Testament to Drzal

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Oct. 12, 2015

Alumni return to honor Professor Lawrence Drzal’s contributions

They came from far away countries, top companies, and competing universities to honor their mentor, colleague, and their friend.

An honorary symposium celebrating the lifelong achievements of University Distinguished Professor Lawrence T. Drzal drew an impressive crowd during the American Society for Composites 30th Technical Conference on Sept. 29 at Michigan State University.An honorary symposium honoring Professor Lawrence Drzal (center) attracted his former students from multiple countries and states.

Drzal’s accomplishments during his 30 years as professor of chemical engineering and materials science and director of the MSU Composite Material & Structures Center (CMSC) were the focus of the half-day academic conference. Michael Rich, senior research specialist and laboratory manager at CMSC, coordinated the event.

CMSC prepares graduate and undergraduate students for research on composite materials, fabrication, processing, and design. CMSC also aids in transferring composites technology to industry.

“We’re here to celebrate the wondrous 30 years of Larry Drzal,” said MSU College of Engineering Dean Leo Kempel, as he opened the session. “We’ll explore this mentor and fantastic faculty member, not just in the composites area, but as a mentor to junior faculty as well,” Kempel continued. “In 30 years, the composite center and Larry Drzal have made an important impact on the university, the state, and the country.”

Drzal said, “Science and engineering advance because of the work of those that preceded us. It is a real honor to be recognized by your peers, colleagues, and especially former students at an occasion such as this,” Drzal said. “I am very pleased to have been part of their education, to witness their professional success, and to acknowledge that it was through their efforts that we all have made a contribution to the field of composite materials.

“The commitment of MSU, the College of Engineering, and the Department of Chemical Engineering and Materials Science to the establishment and support of the Composite Materials and Structures Center was also a key factor in these achievements,” he added.

Larry Drzal

Lawrence T. Drzal 

Drzal received his PhD in chemical engineering (1974) from Case Western Reserve University in Ohio and holds a bachelor's degree in chemical engineering from the University of Detroit (1967).

He worked as a materials research engineer at the U.S. Air Force Aeronautical Laboratory at Wright Patterson Air Force Base in Dayton, Ohio, from 1977 to 1985. His research on carbon fiber-epoxy matrix interfacial phenomena helped earn him one of the Air Force’s highest awards, the Charles J. Cleary Scientific Materials Research Award, in 1979.

Drzal founded MSU’s Composite Material & Structures Center in 1985 and has turned it into a national multidisciplinary research facility. 


That began the long list of Drzal’s MSU accomplishments:

  • 1985 - associate professor, chemical engineering
  • 1985 – director, MSU CMSU
  • 1986 - professor, chemical engineering
  • 1989 ‑ professor, materials science and mechanics
  • 1991 - co-director, NSF State Industry University Center for Low-Cost, High-Speed Polymer Composites Processing
  • 1992 - Withrow Distinguished Scholar Award, MSU College of Engineering
  • 1993 - Distinguished Faculty Award
  • 1997 - University Distinguished Professor
  • 2007 - Co-founder of XG Sciences, Inc.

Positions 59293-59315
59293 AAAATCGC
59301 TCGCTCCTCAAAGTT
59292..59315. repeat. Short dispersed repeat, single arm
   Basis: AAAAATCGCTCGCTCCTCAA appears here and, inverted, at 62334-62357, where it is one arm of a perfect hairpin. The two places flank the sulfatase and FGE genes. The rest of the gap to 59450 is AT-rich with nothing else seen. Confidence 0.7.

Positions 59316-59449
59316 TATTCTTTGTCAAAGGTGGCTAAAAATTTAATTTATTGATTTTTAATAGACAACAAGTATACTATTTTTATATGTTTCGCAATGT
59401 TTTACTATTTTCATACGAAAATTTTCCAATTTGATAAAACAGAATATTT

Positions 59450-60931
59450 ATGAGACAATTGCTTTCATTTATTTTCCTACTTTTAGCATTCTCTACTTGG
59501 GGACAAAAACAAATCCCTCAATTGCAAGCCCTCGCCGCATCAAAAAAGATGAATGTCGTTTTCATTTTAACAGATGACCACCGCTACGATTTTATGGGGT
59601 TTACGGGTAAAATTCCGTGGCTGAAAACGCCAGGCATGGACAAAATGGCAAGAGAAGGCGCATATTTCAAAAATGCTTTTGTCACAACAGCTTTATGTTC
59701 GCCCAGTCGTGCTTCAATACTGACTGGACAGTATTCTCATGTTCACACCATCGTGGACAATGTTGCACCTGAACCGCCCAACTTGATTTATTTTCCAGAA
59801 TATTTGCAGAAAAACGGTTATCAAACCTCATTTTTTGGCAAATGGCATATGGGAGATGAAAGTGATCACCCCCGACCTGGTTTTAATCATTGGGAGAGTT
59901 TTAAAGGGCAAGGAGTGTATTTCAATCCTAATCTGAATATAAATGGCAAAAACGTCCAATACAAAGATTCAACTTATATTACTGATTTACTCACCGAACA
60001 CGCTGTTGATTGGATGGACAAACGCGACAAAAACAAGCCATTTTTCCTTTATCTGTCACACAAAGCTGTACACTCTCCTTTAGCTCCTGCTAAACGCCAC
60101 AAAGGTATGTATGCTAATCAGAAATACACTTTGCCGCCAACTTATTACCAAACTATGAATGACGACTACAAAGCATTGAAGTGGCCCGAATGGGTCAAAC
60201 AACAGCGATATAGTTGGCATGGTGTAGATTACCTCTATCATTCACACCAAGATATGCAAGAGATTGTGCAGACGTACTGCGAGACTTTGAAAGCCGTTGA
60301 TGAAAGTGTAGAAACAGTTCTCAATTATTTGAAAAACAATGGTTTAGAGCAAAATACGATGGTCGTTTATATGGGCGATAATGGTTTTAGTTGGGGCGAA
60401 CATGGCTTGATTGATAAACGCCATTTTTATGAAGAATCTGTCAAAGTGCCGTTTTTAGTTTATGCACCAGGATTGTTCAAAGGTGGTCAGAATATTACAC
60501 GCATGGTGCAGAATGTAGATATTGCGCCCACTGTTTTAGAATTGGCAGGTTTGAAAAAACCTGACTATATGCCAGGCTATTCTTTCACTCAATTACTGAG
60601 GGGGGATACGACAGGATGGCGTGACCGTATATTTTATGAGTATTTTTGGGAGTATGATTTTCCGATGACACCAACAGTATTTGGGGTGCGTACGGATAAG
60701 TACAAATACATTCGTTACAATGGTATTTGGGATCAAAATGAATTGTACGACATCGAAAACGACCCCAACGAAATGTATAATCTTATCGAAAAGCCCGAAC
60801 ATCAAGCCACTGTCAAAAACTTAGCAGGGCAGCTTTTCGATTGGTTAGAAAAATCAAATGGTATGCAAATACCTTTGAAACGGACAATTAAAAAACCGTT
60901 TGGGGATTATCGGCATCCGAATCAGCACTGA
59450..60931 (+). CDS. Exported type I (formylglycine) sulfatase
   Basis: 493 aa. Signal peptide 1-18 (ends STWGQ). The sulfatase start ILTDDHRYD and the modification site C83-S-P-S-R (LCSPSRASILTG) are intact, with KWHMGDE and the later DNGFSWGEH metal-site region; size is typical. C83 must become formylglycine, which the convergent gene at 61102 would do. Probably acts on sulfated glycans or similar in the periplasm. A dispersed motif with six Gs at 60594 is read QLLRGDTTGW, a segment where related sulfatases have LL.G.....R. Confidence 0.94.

• 2009 - Chief Scientist, XG Sciences, Inc.
  • 2015 - Director, Vehicle Applications, U.S. Department of Energy Institute for Advanced Composites Manufacturing Innovation

Drzal, who is a fellow in six professional societies, is a highly cited author, inventor, and well known for his service to the composite industry. His vitae includes almost 500 professional publications, 650 technical presentations, 10,500 citations, and his work has been downloaded more than 20,000 times.

Martin Hawley, who served as chair of MSU’s Department of Chemical Engineering and Materials Science for many years, noted that it is Drzal’s work as a professor and mentor that may be his greatest achievement.

Drzal’s 28 master’s students, 29 PhD students, and numerous visiting scholars are now chemical engineering and materials innovators around the world. Even just a short list includes:

Gerhard Kalinka, who was a CMSC visiting scholar in 1997, and has been a scientific assistant at Berlin’s Technische Universität since 1991.

Pedro Herrera-Franco (PhD ’86) has been Investigador Titular Centro de Investigación Cientifica de Yucatan since 1993.

Vladimir Cech, a CMSC visiting scholar from 2009 to 2012, is now a professor at Brno University of Technology in the Czech Republic.

Wanjun Liu, a research specialist at CMSC from 2002-2011, is a senior scientist at BorgWarner in Auburn Hills, Mich.

Kyriaki Kalaitzidou (PhD ’06) is an associate professor at Georgia Tech.

Madhu Madhukar, a research associate from 1988-1990, is an associate professor at the University of Tennessee.

Brian Erickson (MS ’93) is director of engineering and continuous improvement at Haworth, a company that designs and manufactures adaptable workspaces in Holland, Mich.

Brent Larson (PhD ’93) is the senior materials engineer, global advanced technology, at Cooper Tire & Rubber Company, in Findlay, Ohio.

Sanjib Biswas (PhD ’10) is an associate scientist at Dow Chemical Company.

Gabe Wing (MS ’99) is the director of environmental health and safety at Herman Miller, Inc., in Zeeland, Mich.

Even Drzal’s first PhD student at MSU returned for the reunion. Shri Iyer (PhD ‘90 ) travelled from Houston to attend the honorary symposium. Iyer has been on the investment team at Three Cities Research since 2004 and has focused on strategy and operations in global chemical companies during his career.